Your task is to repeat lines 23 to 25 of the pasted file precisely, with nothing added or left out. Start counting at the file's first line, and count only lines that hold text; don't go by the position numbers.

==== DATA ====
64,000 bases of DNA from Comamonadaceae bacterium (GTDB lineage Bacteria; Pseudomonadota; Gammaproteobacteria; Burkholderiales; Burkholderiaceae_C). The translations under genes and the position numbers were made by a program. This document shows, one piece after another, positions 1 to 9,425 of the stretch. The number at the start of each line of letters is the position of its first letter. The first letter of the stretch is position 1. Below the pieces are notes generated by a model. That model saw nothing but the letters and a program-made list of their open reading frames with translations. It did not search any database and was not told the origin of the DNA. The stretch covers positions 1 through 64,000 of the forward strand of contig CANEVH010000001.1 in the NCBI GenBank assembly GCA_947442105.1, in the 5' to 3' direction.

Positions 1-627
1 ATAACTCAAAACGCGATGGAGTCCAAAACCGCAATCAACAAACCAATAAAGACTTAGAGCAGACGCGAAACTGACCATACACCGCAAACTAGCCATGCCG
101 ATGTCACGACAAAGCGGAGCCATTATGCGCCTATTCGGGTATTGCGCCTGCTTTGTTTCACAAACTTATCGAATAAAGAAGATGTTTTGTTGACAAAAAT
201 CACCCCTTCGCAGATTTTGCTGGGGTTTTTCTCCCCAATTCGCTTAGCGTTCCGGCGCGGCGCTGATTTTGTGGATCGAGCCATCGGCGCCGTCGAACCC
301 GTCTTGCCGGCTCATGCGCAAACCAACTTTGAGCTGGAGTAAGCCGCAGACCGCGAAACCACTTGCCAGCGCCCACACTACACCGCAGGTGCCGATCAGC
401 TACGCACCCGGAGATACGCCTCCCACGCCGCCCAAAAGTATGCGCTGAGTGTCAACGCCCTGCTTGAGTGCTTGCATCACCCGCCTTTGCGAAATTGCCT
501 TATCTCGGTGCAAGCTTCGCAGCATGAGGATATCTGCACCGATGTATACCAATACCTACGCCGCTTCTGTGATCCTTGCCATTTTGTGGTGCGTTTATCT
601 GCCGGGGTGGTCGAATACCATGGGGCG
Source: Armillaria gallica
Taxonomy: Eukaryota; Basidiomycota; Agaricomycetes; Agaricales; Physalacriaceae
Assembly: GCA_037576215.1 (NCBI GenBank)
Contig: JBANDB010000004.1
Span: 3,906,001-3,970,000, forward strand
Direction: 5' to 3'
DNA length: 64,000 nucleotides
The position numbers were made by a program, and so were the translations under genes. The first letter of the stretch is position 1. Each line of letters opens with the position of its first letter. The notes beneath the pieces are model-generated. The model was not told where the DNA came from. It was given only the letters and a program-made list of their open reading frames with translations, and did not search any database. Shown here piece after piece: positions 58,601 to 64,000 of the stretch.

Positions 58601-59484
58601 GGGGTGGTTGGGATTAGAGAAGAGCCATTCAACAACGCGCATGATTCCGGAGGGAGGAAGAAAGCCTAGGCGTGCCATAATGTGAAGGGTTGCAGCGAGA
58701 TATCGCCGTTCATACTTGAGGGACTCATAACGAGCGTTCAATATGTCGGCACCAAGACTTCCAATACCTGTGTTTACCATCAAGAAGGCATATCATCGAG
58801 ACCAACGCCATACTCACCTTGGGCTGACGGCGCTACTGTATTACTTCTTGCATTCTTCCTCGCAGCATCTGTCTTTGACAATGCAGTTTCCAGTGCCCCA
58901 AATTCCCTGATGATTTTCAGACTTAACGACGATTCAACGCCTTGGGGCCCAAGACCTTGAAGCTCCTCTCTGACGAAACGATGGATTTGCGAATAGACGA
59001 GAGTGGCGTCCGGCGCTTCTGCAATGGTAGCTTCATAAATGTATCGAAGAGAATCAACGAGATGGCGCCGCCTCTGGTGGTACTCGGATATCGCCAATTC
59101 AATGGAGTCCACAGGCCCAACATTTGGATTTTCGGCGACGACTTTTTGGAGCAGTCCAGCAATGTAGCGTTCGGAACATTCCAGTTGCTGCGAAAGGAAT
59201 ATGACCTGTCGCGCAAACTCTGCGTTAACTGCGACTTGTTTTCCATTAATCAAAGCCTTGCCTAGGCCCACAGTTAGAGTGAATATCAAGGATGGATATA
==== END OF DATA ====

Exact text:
59001 GAGTGGCGTCCGGCGCTTCTGCAATGGTAGCTTCATAAATGTATCGAAGAGAATCAACGAGATGGCGCCGCCTCTGGTGGTACTCGGATATCGCCAATTC
59101 AATGGAGTCCACAGGCCCAACATTTGGATTTTCGGCGACGACTTTTTGGAGCAGTCCAGCAATGTAGCGTTCGGAACATTCCAGTTGCTGCGAAAGGAAT
59201 ATGACCTGTCGCGCAAACTCTGCGTTAACTGCGACTTGTTTTCCATTAATCAAAGCCTTGCCTAGGCCCACAGTTAGAGTGAATATCAAGGATGGATATA